I have to say, there was an air of calm at the Conservative Summer Party I attended last week and it appeared that past hostilities had been put behind them – until the following day when Michael Gove performed his “switcharoo” and set the cat among the pigeons!
Add to this the shambles of Her Majesty’s non-opposition where the rats are abandoning Captain Corbyn’s sinking ship and we’re left with a stalling government engine that can’t help drive the country forward.
Many will, of course, think what’s happening in the so-called “Westminster Bubble” doesn’t affect them and life goes on. After all, the sun still shines, the rain still pours, England will get knocked, ignominiously, out of a major football tournament, and we open up our businesses every morning to keep people employed and put food on the table. But unfortunately, the bubble has burst and the contents are spilling out across the country.
Already we’ve seen the decision on the expansion of Heathrow deferred until there is a new Conservative leader and plans to sell stakes in Royal Bank of Scotland and Lloyds Banking Group, a move designed to recover some of our money ploughed in to rescue the banks, have been scrapped.
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I’m sure there are plenty of other policy decisions that have been moved into the “pending” tray, none more important that the Apprenticeship Levy. Skills minister Nick Boles said recently that a number of apprenticeship reform announcements, which were due in June, will be further delayed because of Brexit. The Apprenticeship Levy will give vocational training the boost it well and truly needs, but any delays at all will impact on business engagement with the process.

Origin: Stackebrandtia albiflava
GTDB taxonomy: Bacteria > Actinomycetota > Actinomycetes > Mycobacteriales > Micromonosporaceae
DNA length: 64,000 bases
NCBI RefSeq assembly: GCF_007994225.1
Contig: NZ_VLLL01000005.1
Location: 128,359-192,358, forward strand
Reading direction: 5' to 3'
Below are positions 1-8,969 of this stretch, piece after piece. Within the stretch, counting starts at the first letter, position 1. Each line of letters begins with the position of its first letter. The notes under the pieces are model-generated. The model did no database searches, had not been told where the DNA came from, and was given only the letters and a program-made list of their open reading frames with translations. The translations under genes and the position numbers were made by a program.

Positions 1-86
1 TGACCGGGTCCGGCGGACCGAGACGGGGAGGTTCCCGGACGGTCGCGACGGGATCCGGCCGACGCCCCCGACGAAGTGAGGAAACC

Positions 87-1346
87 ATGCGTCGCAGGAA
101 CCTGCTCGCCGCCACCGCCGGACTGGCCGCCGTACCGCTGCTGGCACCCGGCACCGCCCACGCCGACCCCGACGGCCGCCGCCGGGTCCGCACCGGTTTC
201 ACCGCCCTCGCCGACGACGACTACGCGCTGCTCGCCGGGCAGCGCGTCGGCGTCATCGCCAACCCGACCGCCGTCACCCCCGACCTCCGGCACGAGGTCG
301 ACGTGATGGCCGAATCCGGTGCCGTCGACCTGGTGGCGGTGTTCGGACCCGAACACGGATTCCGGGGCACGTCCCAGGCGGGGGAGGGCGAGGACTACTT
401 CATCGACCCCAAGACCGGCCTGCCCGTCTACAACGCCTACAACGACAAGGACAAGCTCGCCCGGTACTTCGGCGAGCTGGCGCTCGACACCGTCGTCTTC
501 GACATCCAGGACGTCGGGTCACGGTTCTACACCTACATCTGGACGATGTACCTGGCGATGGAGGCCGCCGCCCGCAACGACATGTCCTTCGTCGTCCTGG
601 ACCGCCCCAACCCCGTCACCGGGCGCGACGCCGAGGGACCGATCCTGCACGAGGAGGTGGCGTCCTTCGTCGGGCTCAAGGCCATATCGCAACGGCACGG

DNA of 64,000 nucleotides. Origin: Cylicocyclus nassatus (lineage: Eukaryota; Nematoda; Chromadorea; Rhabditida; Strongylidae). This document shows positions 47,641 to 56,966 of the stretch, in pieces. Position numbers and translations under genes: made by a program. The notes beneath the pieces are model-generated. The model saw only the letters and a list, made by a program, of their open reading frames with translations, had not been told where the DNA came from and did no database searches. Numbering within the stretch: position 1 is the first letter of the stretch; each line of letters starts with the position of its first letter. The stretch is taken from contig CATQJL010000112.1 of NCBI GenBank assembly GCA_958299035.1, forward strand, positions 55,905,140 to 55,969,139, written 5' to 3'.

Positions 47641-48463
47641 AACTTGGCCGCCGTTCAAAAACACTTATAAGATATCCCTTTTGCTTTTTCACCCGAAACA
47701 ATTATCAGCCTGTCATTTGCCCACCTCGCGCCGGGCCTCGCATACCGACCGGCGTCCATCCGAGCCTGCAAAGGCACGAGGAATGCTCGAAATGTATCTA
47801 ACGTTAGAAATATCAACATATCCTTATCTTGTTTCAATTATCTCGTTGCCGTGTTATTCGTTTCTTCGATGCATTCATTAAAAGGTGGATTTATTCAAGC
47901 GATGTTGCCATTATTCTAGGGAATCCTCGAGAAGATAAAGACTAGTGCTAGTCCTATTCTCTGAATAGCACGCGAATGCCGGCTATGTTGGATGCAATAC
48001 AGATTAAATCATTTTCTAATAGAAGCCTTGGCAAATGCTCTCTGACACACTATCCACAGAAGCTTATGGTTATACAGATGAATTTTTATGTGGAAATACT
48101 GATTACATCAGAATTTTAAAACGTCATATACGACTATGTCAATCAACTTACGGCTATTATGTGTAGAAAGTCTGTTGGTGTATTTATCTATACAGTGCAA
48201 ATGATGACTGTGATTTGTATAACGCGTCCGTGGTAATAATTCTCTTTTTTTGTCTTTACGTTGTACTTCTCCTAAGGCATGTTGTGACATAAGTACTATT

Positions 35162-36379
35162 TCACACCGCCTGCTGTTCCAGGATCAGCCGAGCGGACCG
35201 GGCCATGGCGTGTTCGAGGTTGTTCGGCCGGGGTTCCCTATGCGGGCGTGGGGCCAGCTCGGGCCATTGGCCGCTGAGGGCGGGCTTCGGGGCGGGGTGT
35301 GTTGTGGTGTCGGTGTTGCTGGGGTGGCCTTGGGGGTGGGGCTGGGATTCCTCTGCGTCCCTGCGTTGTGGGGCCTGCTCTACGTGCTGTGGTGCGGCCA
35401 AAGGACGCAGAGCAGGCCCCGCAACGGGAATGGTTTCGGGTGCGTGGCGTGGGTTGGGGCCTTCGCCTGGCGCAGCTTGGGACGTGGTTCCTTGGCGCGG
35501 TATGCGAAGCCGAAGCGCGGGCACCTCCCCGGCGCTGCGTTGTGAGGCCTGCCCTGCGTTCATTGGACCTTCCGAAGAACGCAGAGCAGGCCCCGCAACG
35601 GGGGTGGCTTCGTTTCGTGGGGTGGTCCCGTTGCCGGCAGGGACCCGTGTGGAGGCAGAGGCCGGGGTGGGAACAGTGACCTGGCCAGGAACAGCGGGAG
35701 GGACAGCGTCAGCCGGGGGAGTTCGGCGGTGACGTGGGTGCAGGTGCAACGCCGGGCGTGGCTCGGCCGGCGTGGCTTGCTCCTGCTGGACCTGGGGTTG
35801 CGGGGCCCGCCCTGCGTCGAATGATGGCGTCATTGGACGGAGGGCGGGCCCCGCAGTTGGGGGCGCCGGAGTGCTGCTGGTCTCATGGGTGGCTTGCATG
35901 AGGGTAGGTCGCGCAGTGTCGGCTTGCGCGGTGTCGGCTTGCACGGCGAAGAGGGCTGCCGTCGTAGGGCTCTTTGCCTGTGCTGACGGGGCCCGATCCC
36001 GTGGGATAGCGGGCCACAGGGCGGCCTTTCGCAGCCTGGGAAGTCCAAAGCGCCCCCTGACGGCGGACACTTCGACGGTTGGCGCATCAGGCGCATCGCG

Although it doesn’t go as far as my proposal for a fully-funded national apprenticeship scheme, which uses money diverted from Job Seeker’s Allowance to help employers pay for the training of young people, it is a significant step in the right direction.
It will make big businesses, those with wage bills in excess of £3m, commit to investing in apprenticeships. Some have complained it is an added cost they can do without, but we can’t do without a future skilled workforce and if they can’t voluntarily invest in apprenticeships then the decision has to be made for them. After all, it’s in their own interest!
Thankfully, Boles, who is someone I have a great deal of respect for, quickly came out to confirm the Apprenticeship Levy will go ahead, despite Brexit, which is positive news. However, some decisions on the levy have been delayed including the provisional level of government support that will be available towards the cost of training for businesses that are not levy payers – notably SMEs.
Although the scheme doesn’t start to April 2017, this is the sort of detail that would be very helpful to small business bosses so they can start to plan now for taking on apprentices, but is being impacted by the post-Brexit debate.
There’s a simple business mantra which goes something like this; entrepreneurs have to the balance the time they work “on” a business and the amount of time they work “in” it. If they work too much “in’ a business it will never grow and develop. The same is true of politicians. The more time they waste working “in” the world of politics, the less time they’ll be getting on with running the country.
Hopefully, they will, collectively, get through the period soon because, for the good of the country and the economy, actions, not arguments have to the lead the agenda.
Meanwhile, the impending closure of British Home Stores, which was once a giant of the high street, provides a stark warning to business of all sizes that to remain relevant or be consigned to the history books.
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